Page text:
BY MATT HUTCHINS
Nur Munir, a student in the Harvard Divinity School, disappeared in late March, leaving students and professors wondering where the Indonesian student of Islam had gone. Last week, Professor Baber Johansen discovered that Munir’s absence was due to his detention by Immigrations and Customs Enforcement (ICE) at the York County Prison in Pennsylvania, pending deportation. Munir was taken into custody by ICE shortly after the final appeal to the Third Circuit Court of Appeals of his application for asylum was rejected on March 18th. Now there is little hope that Munir can avoid being sent back to Indonesia, where he faces the possibility of political reprisals from the erstwhile military supporters of President Suharto.
In May 1998, weakened by the Asian financial crisis and facing new political opposition, the Suharto regime’s control over the military of Indonesia slipped. While President Suharto was in Egypt attending a conference, riots swept through Jakarta, resulting in the deaths of over 1,000 Indonesians. Nur Munir, working in his capacity as an official in Indonesia’s Cairo embassy, recorded remarks by President Suharto in which he stated that he would be willing to resign from power. Munir leaked this recording to journalists at Indonesia’s largest daily newspaper, and within ten days the military had forced Suharto to resign, ending his three decade long rulership. When Munir was summoned a few days later by the Cairo embassy’s military attaché, he immediately feared for the safety of himself and his family. Using an entry visa he had already received for another reason, he fled to the United States, to be later joined by his wife.
Munir’s apprehension of potential punishment by Suharto’s supporters caused him such a traumatic degree of terror that when he arrived in the United States he began to experience extreme anxiety, causing terror and nervous behavioral ticks, and he applied for asylum to avoid persecution in Indonesia. Despite his fears, Munir’s application for asylum was denied because his subjective fears were not backed up by objective proof of a risk of persecution. Munir continued to reside in the United States for over ten years during the appeal of his application, which was slowed down by the transformation of the U.S. immigration system following the creation of the Department of Homeland Security.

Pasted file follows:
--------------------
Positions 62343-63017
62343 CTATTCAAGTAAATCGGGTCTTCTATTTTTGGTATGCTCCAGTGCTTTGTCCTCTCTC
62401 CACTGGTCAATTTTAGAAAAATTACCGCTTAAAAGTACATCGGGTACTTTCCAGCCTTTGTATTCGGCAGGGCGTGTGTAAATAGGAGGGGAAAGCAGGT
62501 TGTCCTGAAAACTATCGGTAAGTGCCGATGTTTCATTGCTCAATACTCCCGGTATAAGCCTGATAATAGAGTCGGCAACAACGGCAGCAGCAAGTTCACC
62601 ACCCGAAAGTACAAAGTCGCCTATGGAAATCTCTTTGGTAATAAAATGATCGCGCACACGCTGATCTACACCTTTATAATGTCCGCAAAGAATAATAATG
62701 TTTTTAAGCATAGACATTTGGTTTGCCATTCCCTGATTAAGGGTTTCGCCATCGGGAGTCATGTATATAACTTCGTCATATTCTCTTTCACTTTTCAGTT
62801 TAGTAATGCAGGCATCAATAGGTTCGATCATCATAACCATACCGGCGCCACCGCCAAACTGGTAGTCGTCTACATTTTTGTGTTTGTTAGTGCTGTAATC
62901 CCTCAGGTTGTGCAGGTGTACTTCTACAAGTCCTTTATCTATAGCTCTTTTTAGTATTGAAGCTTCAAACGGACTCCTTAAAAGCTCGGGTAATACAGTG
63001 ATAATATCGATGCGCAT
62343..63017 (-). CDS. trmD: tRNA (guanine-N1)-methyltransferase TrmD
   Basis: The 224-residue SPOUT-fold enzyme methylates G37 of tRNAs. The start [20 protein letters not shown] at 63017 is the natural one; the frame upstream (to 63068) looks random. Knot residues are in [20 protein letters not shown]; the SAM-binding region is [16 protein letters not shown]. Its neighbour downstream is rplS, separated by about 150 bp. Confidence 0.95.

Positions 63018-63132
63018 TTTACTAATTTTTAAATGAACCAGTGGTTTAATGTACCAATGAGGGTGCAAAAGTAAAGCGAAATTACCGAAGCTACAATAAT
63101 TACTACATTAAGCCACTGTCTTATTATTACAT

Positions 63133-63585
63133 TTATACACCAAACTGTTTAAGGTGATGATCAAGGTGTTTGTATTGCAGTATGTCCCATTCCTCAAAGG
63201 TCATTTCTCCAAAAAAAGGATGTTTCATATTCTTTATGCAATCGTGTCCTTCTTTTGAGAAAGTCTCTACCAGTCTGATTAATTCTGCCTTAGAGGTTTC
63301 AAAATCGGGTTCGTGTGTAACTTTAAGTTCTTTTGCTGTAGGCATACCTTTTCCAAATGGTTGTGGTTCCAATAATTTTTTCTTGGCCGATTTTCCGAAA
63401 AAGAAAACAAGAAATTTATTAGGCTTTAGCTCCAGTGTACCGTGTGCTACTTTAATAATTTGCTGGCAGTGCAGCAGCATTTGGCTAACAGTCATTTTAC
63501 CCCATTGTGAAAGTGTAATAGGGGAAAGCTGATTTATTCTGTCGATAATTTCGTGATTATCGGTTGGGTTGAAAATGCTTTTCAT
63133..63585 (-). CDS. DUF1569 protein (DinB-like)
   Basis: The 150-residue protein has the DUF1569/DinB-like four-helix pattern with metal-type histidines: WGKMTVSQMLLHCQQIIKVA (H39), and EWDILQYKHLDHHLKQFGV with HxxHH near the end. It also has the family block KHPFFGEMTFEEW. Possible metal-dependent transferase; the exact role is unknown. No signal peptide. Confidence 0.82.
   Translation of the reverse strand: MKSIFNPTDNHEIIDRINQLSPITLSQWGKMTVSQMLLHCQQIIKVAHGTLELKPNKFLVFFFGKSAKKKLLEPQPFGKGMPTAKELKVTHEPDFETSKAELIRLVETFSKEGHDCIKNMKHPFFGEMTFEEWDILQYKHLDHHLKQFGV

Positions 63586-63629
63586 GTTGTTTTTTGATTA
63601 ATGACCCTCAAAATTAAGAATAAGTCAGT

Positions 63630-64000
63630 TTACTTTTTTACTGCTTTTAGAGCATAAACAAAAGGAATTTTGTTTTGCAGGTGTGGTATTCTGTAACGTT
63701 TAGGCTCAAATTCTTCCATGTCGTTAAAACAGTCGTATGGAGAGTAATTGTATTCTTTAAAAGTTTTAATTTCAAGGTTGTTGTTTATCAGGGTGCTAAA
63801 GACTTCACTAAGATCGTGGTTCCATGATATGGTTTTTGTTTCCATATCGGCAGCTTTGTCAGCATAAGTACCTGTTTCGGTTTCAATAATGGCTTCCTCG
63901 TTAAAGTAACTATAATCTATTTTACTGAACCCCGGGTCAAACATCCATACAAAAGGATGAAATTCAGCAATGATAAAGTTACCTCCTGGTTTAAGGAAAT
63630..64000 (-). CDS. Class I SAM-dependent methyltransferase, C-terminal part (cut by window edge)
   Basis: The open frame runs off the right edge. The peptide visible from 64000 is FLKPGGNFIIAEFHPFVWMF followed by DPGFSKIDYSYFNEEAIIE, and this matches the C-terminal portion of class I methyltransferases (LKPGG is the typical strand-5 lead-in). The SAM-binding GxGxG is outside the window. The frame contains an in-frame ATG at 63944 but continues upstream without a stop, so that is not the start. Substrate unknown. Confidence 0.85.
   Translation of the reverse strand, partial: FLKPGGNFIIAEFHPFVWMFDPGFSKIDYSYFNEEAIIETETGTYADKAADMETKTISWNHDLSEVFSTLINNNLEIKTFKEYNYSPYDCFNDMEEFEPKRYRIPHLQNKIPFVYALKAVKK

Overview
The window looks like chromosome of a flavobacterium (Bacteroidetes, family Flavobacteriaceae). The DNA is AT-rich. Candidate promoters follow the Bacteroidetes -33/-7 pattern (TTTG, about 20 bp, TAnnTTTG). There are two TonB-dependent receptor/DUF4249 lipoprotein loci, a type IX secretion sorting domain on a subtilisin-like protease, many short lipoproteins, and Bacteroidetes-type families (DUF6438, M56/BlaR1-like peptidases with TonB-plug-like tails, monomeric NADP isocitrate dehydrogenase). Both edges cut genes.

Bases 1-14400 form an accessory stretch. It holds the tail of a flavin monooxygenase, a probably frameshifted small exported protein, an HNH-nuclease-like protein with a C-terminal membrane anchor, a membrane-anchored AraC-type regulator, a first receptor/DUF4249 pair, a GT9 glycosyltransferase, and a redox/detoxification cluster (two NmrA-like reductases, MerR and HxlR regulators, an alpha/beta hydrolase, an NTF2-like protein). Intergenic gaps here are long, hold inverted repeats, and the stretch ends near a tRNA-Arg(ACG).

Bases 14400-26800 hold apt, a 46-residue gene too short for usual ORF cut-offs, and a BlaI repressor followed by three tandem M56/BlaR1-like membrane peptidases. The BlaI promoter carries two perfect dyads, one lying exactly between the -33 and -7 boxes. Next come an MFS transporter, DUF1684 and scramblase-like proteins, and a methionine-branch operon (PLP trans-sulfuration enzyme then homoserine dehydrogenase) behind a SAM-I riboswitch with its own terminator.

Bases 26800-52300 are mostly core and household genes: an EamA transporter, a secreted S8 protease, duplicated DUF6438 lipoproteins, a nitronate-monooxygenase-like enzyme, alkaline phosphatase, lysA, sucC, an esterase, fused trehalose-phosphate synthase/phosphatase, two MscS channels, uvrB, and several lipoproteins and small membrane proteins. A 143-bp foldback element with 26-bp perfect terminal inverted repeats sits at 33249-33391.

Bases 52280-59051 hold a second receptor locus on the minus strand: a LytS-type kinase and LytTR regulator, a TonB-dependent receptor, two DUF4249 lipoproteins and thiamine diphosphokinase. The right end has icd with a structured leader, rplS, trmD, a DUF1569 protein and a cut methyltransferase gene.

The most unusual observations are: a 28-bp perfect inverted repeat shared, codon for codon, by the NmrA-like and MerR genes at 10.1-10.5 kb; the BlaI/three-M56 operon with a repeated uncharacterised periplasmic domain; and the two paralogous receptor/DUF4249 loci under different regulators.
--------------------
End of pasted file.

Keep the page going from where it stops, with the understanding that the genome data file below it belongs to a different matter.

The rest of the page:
On March 18, 2009, the Third Circuit reached a final determination of his case by upholding the ruling of the Board of Immigration Appeals (BIA), which stated that, although Munir’s testimony was credible and he has a genuine subjective fear of persecution, he is not eligible for asylum because he cannot present proof of a well-founded, objective fear. The Third Circuit held that the BIA’s finding, based on the 2006 State Department Country Report on Indonesia, that “the current political environment [in Indonesia] is not hostile toward those who contributed to Soeharto’s resignation” was not dispositive, and that even absent such a finding, Munir had failed to carry the burden of proving his fear was well-founded.
The time Munir has spent in the United States, seeing his daughter grow and pursuing a graduate education in the intellectual foundations of Islam, has allowed him to build a new life, but now it appears he has no hope of remaining with his family and finishing his degree. Baber Johansen, Acting Director of the Harvard Law School Islamic Legal Studies Program, valued the contribution Munir made to the discussion of Islam in his spring seminar, “The Concept of Obligation in Islamic Law.” When Prof. Johansen discovered last week that Munir had been taken into ICE custody, he wrote a letter to ICE to express his shock with the situation and encourage the government to grant him enough time to complete his studies. “I was shocked and distressed when I learned . . . that Nur had been arrested and put into prison. For me [and my students] it was a depressing experience to see that from one day to the next [Nur] had to leave class, the university and maybe the country. . . . Experiences such as these . . . confirm a constant feeling of insecurity among [Muslim students] and make American students aware of [the Muslim students’] precarious situation. . . .”
Kate Van Akin, a 1L in Prof. Johansen’s class, was shocked to learn that a fellow student had been put in prison and could be deported at any moment. She remembers that Munir would often exhibit strange, nervous behaviors in class, speaking quickly or laughing exuberantly at his own comments. Now she sees that Munir’s behavior was due to the nervous anxiety which had dominated his life since his flight to the United States. “What happened to him just seems so unnecessary and threatening,” says Van Akin. Now she is responding by organizing letters from Munir’s classmates to ICE urging a deferral of his removal from the United States.
The Harvard Law Record encourages readers who know Nur Munir to contact the editors at firstname.lastname@example.org for more information about how to submit a letter in support of his application for deferred action so that he can remain in the United States to complete his studies. Updated information will be available at www.hlrecord.org and through our Twitter feed at www.twitter.com/hlrecord
Story originally published at 5:50 p.m. Monday, April 27, 2009.